Both the NTF and the Ames 11-ft wind tunnels use the Transonic Wall Interference Correction System (TWICS) to provide blockage and incidence corrections due to the presence of the test section boundary. TWICS and its predecessor, the Wall Interference Correction System (WICS), were developed at the NASA Ames Research Center by Ulbrich et al.as a modification and extension of the Hackett wall signature method. TWICS is an enhanced version of WICS that handles ventilated boundary conditions, typically seen in transonic wind tunnels. This method was chosen to be implemented at the NTF, see Iyer et al.,in an effort to standardize the wall interference correction methodology across NASA centers. TWICS is based on a linearized potential flow method with a Prandtl-Glauert compressibility model which inherently assumes that there is a portion of flow in the test section between the near-field region of the test article and the near-field region of the wall that is a linear perturbation of the empty test section flow field.

The method uses a tared wall pressure signature, which is the difference between the model installed condition and the empty test section, a database of normalized perturbation velocities using unit singularity solutions computed for a given mathematical representation of the wall boundary condition, and geometric information from the test article. Tareing of the wall pressure signature is performed to remove first order effects of the empty tunnel boundary layer and buoyancy, is assumed to contain only the solid and wake blockage, and is also assumed that the additional second order change in the test-section-wall boundary layer displacement thickness due to the presence of the test article is negligible—an assumption that is violated by flow near a Mach number of unity where aspects of the crossflow are more critical. The test article is modeled with an appropriately weighted point doublet chain to represent the fuselage, wake, and support system. Line doublets, typically distributed along the lifting surface quarter-chord, are used to simulate the effect of lift. The strengths of the line doublets are determined using the measured lift from the balance. The resulting wall signature from these singularities is subtracted from the tared wall signature, leaving only the blockage signature. This remaining signature is used to determine the strengths of the solid and wake blockage singularities.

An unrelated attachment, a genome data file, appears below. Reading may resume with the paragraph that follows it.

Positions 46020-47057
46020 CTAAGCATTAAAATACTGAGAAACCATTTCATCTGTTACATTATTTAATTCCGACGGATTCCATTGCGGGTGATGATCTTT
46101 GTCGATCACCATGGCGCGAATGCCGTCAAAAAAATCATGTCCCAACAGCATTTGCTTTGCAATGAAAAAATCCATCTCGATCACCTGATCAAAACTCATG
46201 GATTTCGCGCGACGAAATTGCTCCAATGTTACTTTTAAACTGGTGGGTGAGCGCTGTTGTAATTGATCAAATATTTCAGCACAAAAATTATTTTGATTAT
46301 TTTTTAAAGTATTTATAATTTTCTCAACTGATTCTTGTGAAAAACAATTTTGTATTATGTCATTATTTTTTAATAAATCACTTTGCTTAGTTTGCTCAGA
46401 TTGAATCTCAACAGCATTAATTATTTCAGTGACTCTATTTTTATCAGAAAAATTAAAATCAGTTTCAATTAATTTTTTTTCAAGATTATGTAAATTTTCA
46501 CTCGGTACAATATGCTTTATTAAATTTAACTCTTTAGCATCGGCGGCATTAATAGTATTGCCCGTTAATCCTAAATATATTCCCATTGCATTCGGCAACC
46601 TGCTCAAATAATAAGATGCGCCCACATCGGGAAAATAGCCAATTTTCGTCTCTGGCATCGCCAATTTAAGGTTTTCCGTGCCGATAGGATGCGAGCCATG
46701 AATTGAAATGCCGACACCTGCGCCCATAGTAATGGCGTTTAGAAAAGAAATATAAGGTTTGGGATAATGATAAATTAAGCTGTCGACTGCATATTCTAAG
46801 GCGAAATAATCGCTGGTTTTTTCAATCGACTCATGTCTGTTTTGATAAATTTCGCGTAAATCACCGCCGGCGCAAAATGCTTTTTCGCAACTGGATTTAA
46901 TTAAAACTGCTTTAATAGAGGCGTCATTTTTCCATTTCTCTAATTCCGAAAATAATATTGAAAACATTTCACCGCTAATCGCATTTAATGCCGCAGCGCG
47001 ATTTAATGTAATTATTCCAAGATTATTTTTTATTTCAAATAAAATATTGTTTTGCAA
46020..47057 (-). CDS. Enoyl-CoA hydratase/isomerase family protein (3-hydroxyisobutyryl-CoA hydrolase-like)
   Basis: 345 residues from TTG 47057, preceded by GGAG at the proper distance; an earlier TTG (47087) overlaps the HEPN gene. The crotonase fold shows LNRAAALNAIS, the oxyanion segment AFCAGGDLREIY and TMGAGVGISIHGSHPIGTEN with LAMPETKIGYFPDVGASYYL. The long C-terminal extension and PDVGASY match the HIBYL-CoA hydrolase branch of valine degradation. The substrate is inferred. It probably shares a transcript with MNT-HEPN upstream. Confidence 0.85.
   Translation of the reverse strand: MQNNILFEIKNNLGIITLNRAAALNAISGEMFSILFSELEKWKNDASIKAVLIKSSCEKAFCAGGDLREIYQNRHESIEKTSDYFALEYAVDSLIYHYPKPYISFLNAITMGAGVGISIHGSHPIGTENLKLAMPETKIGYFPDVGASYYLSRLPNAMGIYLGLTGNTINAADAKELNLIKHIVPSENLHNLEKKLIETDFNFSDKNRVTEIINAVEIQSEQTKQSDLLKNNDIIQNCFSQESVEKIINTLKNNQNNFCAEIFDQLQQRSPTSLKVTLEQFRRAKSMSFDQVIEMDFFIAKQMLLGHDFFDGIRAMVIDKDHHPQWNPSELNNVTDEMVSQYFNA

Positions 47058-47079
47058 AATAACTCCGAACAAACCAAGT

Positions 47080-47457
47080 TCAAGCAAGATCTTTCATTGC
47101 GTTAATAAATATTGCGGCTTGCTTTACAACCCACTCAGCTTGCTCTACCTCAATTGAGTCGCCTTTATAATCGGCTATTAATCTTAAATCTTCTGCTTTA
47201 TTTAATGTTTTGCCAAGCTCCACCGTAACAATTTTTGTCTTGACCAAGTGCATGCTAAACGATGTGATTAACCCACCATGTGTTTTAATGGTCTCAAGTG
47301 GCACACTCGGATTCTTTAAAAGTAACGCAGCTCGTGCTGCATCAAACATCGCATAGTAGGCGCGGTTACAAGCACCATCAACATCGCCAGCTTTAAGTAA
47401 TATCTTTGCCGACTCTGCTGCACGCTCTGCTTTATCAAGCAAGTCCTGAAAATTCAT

Although both facilities use TWICS, the implementations are not identical. The differences occur in how the wall boundary conditions are formulated and applied. Ulbrichperformed a calibration and validation of the baffled, slotted (i.e. porous) wall boundary condition for the Ames 11-ft wind tunnel. Walker calibrated and validated the longitudinal slotted wall boundary condition in the NTF. A discrete wall formulation, where the boundary condition is applied in the baffled slot, is used at the Ames 11-ft wind tunnel; whereas, a homogeneous wall formulation, which is more of an averaged representation of the effect of the ventilated wall boundary, is used at the NTF. Work is in progress to assess the impact of modeling the NTF wall boundary condition as discrete. It is anticipated that a change to the discrete formulation of the NTF may lead to a decreased incidence correction. Data presented on this website are corrected using the respective implementations of TWICS at each facility.